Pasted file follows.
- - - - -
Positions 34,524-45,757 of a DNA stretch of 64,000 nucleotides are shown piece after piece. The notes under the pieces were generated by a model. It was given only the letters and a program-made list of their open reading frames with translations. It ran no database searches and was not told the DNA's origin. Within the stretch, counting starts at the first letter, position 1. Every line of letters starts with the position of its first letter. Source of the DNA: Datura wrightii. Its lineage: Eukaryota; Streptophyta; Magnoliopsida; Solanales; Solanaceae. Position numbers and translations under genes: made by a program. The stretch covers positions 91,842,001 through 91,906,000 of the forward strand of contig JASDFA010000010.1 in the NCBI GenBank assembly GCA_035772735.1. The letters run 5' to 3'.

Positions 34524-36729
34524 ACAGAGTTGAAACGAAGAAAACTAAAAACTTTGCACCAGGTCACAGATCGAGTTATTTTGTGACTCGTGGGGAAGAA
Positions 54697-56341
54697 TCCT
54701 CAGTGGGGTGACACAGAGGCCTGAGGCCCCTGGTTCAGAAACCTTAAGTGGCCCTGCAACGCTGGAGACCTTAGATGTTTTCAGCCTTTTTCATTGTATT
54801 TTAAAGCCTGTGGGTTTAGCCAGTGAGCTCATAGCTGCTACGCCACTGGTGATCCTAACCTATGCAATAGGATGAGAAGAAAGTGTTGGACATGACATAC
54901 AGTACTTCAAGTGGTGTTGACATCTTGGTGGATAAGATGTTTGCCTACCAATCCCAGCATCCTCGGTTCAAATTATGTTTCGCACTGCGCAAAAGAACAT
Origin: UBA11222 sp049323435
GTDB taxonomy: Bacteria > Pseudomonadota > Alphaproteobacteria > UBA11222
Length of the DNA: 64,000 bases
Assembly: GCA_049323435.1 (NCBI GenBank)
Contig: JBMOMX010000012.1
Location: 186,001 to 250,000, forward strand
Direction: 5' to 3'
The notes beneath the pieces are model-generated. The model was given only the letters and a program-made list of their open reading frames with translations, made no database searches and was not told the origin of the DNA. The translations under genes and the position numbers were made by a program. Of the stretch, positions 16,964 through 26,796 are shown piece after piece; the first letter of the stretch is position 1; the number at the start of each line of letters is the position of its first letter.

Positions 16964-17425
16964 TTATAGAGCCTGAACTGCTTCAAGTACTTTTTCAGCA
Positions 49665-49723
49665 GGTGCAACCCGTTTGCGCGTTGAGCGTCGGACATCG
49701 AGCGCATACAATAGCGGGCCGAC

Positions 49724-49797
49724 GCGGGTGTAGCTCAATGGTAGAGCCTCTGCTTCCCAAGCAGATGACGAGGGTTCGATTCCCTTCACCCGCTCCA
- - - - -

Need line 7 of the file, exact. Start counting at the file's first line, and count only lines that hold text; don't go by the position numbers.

54801 TTAAAGCCTGTGGGTTTAGCCAGTGAGCTCATAGCTGCTACGCCACTGGTGATCCTAACCTATGCAATAGGATGAGAAGAAAGTGTTGGACATGACATAC